- Being “Used To” Our Lifestyle Makes Change Seem Difficult – The range of lifestyles which people have been able to become accustomed to and enjoy throughout history and spread out over the globe, is immense. Some of them are sustainable; ours is not. The willingness to experiment and accept change, to be flexible at a societal level, is of paramount importance today, and has in the past meant the difference between survival and obliteration for countless other civilizations, as detailed in Jarod Diamond's book "Collapse". But change is hard, whether you drive an SUV and have managed to shave your lifestyle requirements down to 8 earths from 10, or whether you're the child of a prostitute in Calcutta. We are creatures of habit, quite literally. (tagged: sustainability film energy green stuff money )
- The Need for Geoengineering – A WSJ op-ed advocating near term geoengineering, of the stratospheric sulfate aerosol variety. It would be fast acting, relatively easy to reverse, and of the options on the table today, is the least mysterious, since it's not so different from the effects of a large (historically speaking) volcanic eruption like Mt. Pinatubo. The author cautions that even at best, all this would do is give us time: we still need to get the atmosphere back to ~350ppm. What a fascinating modern age it is we live in! (tagged: climate technology geoengineering )
- Early Reviews of NYC’s New High Line Park – A round up of several reviews of the High Line Park, which has just opened in NYC. (tagged: architecture urban design landscape garden parks nyc )
- The High Line – An abandoned elevated freight rail line in Manhattan is reborn as a long linear park three stories above the streetscape. I love how the design incorporates the rails and the overgrown feeling that the old line had developed on its own. This and the closure of Broadway at Times Square makes me want to visit New York. Inspiring to see that this kind of change is possible. (tagged: urban design architecture green garden parks nyc )
- Pedalpalooza 2009 – Wow, a two week long bicycle festival in Portland, spanning the summer solstice? Sounds like a wonderful way to start a bike tour! Hopefully it will still be going on next summer. (tagged: bicycle transportation oregon portland festival activism )
- Dennis Threndyle on Shades of Green
- Bill Streifer on Nuclear Energy by David Bodansky
- katmainomad on Shades of Green
- Another City is Possible: Cars and Climate | Flat Iron Bike on Sustainable Energy Without the Hot Air by David MacKay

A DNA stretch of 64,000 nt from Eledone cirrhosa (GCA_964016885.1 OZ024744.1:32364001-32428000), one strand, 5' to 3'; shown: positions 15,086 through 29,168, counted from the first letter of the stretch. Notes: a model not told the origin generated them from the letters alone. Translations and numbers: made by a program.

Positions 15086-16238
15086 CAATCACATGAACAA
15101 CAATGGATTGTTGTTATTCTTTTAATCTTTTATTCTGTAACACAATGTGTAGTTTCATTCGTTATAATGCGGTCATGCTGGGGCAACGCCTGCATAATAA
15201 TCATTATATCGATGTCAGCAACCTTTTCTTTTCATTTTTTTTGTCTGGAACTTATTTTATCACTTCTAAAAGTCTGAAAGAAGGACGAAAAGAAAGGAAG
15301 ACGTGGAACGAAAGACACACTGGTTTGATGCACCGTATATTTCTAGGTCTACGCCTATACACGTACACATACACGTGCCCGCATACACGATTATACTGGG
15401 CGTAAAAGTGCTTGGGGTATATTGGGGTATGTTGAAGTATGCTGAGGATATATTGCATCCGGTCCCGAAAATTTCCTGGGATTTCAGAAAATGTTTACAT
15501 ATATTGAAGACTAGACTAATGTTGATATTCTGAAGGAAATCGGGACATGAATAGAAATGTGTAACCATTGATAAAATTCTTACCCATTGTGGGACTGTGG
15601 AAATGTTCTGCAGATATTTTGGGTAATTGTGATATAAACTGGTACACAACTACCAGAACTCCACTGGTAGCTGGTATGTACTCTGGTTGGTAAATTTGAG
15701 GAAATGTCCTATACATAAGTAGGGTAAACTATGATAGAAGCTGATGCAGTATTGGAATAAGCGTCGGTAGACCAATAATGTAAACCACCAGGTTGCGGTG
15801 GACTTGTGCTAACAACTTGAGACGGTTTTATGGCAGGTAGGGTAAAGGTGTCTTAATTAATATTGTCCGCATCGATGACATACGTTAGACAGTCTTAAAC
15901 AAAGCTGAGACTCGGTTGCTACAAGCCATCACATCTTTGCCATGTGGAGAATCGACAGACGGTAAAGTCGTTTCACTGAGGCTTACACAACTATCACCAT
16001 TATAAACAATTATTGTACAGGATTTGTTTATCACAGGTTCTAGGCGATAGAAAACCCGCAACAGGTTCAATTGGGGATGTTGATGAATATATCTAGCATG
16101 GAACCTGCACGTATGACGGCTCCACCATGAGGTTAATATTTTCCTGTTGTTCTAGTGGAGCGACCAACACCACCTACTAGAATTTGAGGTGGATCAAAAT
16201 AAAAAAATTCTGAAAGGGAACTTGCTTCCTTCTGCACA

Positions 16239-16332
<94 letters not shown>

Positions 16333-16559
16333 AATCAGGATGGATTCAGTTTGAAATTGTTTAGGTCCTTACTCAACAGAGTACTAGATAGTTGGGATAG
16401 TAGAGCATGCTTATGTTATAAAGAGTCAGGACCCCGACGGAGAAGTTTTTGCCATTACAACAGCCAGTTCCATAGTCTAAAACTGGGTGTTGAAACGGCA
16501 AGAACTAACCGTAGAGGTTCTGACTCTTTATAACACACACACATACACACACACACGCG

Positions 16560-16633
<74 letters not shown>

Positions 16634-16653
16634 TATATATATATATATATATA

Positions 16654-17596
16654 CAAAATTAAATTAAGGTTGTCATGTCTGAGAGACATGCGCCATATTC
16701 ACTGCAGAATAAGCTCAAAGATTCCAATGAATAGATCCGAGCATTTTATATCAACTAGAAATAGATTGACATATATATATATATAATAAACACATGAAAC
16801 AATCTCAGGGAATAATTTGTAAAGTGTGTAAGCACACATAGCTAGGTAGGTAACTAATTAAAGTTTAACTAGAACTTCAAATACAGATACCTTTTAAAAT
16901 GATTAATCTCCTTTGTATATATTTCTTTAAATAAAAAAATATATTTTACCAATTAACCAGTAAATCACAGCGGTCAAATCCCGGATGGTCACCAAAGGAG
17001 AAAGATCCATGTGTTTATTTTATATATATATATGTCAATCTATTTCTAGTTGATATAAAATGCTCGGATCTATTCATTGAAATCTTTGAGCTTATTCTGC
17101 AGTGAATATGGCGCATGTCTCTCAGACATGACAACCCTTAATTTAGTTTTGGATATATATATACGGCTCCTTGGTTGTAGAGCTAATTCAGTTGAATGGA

- Another City is Possible: Cars and Climate | Flat Iron Bike on When do fuel costs actually matter?
- High Plains Aquifer Dwindles
The fossil waters underlying the Great Plains, left over from the Pleistocene, are giving out. We done sucked 'em dry. Any hydrologist could have told you it was in the works. We'll see the end of fossil ground water pumping in the 21st century, whether we like it or not.
- Communicating sustainability: lessons from public health
Some lessons from public health for sustainability and climate campaigners. Our choices are largely not our own -- context and norms are far more powerful forces for behavioral change than abstract attitudes. Most people just stick with the default settings. We need to change the default settings.
- Every drone strike in Pakistan visualised
A simple but effective visualization of all the drone strikes in Pakistan, from 2004 to the present. 3100+ people dead, 1.5% of them "high value" targets. More than 75% alleged combatants (males of plausibly military age... 14+ years old) or "other". 5% children. 17% "civilians".
- The Water Footprint of Crops
A fairly exhaustive accounting of the water embodied in various crop products in a 2011 paper by Mekonnen and Hoekstra. For each kg of rice, 14,000 liters of water. For each kg of beans, 5000 liters of water. Wow.
- The NYT on Green Muni Utility Efforts
A piece largely referencing Boulder, talking about cities trying to wrest control of their electricity systems from major utilities. At this point I think I'll probably find any media coverage of this process hopelessly one dimensional, but still, it's nice to know they care.
- High Plains Aquifer Dwindles